Prime Minister Benjamin Netanyahu lambasted his cabinet ministers on Thursday after they criticized the way he and Defense Minister Moshe Ya'alon were conducting the Gaza operation.
One can understand why he would take them to task. That said, this was too late in the game, because by then the ministers had already made an about-face, dropping their initial demand for an all-out offensive to take over the entire Gaza Strip.
The criticism was replaced with a more subtle claim, that Netanyahu and Ya'alon were dithering, that they were wavering on the next phase of the operation. But that is not the case: Backed by Finance Minister Yair Lapid and Justice Minister Tzipi Livni, they dealt a crushing blow to Hamas, which had prematurely swaggered as a would-be victor; they destroyed Hamas tunnels, setting back the clock a few years; and they have countered its efforts to replenish its stockpiles.
The operation will come to an end only after things are finalized through an Egyptian-mediated accord. If the various Arab parties fail to deliver, Israel must pull out unilaterally. This would end the stalemate that has resulted in Israeli troops repeatedly being targeted, and killed, by mortar shells.
Who has won? The verdict is crystal clear, but the world has changed. The changing media landscape has resulted in greater access to news in our global village, but falsehoods get reported as credible stories. Hamas has been crying out for help, trying to marshal support in the Arab world, and has threatened to get Israel bogged down in international tribunals. Because the two sides have a different definition of victory, Hamas says it has come out victorious. Israel has won because it has something to show for on the battlefield. This is the definition of victory in the classical sense of the word. But a terrorist organization will forever define success as survival.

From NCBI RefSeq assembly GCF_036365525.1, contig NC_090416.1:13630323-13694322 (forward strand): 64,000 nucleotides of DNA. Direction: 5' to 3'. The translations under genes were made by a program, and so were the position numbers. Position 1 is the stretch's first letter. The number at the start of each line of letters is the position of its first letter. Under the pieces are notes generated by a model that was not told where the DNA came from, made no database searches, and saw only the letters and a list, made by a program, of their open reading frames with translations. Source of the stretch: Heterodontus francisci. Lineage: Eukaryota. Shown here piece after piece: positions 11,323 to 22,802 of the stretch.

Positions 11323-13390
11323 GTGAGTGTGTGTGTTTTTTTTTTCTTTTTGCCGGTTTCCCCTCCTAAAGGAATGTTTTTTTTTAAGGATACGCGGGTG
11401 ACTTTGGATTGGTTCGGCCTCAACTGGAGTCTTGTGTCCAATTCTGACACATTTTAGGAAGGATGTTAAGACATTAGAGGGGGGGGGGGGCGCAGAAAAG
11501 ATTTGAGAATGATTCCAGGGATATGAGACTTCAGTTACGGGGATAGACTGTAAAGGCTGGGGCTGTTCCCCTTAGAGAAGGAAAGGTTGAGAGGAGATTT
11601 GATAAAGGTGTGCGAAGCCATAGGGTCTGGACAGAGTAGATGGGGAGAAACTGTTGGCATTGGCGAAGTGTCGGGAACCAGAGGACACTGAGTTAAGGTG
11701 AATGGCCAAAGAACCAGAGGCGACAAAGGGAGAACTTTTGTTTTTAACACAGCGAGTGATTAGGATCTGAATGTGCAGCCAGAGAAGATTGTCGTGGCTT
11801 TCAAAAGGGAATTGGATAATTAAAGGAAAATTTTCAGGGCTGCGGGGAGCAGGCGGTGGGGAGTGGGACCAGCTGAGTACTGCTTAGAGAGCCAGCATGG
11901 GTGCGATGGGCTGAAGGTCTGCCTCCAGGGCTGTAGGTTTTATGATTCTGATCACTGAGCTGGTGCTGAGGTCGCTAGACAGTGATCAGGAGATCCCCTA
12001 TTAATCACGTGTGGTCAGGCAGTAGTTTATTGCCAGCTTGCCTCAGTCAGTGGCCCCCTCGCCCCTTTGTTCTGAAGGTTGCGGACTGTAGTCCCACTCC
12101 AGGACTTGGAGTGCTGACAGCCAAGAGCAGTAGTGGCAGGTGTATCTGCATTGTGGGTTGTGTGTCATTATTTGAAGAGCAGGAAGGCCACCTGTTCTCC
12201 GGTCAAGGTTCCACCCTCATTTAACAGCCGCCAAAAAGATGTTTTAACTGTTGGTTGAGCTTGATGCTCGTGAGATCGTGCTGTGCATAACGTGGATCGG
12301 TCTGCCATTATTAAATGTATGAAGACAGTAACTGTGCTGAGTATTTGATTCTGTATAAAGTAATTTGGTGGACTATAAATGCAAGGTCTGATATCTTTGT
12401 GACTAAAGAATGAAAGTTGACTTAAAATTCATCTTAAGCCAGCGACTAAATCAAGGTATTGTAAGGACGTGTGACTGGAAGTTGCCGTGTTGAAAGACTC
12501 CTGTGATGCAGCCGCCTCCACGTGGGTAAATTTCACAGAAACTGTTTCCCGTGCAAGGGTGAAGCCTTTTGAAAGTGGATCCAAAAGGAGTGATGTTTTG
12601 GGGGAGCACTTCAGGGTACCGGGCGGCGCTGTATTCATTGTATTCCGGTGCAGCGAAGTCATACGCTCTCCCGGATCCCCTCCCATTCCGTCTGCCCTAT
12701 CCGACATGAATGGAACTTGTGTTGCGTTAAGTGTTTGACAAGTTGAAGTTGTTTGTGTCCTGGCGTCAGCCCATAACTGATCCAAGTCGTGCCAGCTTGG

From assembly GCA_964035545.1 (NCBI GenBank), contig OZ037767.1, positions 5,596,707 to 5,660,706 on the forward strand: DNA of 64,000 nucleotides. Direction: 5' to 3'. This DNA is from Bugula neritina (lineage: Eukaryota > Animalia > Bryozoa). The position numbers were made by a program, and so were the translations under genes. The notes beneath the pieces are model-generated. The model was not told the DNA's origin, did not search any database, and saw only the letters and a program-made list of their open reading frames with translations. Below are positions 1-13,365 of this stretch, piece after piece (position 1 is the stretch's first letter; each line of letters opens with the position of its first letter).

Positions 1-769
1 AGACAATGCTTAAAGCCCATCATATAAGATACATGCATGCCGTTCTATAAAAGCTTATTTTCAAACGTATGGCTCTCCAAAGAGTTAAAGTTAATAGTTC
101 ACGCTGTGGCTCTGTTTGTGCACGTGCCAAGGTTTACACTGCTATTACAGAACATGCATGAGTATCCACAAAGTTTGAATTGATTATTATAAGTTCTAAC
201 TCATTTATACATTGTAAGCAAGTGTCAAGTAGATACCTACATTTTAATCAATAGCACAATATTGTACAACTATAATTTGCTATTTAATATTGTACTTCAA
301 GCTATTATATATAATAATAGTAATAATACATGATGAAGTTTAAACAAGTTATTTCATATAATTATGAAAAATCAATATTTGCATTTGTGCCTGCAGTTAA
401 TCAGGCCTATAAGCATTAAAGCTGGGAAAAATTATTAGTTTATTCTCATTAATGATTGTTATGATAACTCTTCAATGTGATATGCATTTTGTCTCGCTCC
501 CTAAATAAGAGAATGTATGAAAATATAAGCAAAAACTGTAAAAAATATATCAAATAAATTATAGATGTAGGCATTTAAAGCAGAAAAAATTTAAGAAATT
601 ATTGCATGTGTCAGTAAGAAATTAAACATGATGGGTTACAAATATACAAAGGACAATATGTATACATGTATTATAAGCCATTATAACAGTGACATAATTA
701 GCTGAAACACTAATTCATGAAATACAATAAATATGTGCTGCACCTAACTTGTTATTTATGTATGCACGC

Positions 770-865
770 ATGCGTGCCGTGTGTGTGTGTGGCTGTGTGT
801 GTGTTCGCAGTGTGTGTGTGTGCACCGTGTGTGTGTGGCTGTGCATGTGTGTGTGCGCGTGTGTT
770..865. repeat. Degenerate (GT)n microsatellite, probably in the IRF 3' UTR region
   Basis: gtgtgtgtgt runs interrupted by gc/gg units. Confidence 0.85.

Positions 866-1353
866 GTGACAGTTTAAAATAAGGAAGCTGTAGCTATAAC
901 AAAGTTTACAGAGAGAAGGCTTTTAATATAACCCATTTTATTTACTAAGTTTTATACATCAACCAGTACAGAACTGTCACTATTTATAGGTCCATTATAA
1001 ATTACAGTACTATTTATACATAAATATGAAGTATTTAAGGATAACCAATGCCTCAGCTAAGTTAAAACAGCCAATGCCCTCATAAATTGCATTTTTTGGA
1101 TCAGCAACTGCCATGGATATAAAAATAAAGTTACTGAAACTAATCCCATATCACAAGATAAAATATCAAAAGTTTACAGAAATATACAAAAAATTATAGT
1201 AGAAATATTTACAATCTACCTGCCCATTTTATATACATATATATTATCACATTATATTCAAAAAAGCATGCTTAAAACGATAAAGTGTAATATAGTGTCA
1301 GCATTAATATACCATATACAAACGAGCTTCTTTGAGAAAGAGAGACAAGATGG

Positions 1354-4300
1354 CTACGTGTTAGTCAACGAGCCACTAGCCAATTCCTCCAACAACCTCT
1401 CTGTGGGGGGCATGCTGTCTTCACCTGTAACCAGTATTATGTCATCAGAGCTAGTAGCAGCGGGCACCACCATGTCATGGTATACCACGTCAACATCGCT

The sentiment abroad is in constant flux. As Israel's Channel 10 and Channel 2 reported Thursday, Palestinian terrorism is going to be overlooked and even excused. Only Israel will stand trial. The White House has adopted the ever-hostile United Nations' claims that Israel was to blame for the recent deaths at a facility operated by the U.N. Relief and Works Agency. This in and of itself goes to show that there is no honest broker to be found, even though the Americans love to throw around this term.
The bias was evident when Channel 2 news anchor Yonit Levi interviewed UNRWA Spokesman Christopher Gunness earlier this week. The interview was conducted a day after he broke out in tears while speaking with Al-Jazeera, accusing Israel of deliberately targeting an UNRWA school. When Levi mentioned that Hamas used UNRWA facilities as a rocket cache he beat around the bush. He also said UNRWA did not take pictures of the rockets because they could have exploded. It was particularly troubling to watch Gunness answer a question on how he thought Israelis should react to the barrages being fired on southern communities. His answer was very reasoned, yet very evil: The two sides must make peace. As if Hamas would ever be willing or prepared to do so.
With the military phase of the operation drawing to a close, it may be time to launch a few initiatives, even if only a few materialize. Repeating that Hamas is the devil, that it uses children as human shields, is not enough. Israel must make it clear that the West is reluctant to call Hamas out on this. Israel should introduce a new international convention that would prohibit the excavation of tunnels for war-related purposes and it should engage those who have come out against Operation Protective Edge. Israel should also take the first step in the thousand-mile journey toward a rocket-free Gaza Strip.
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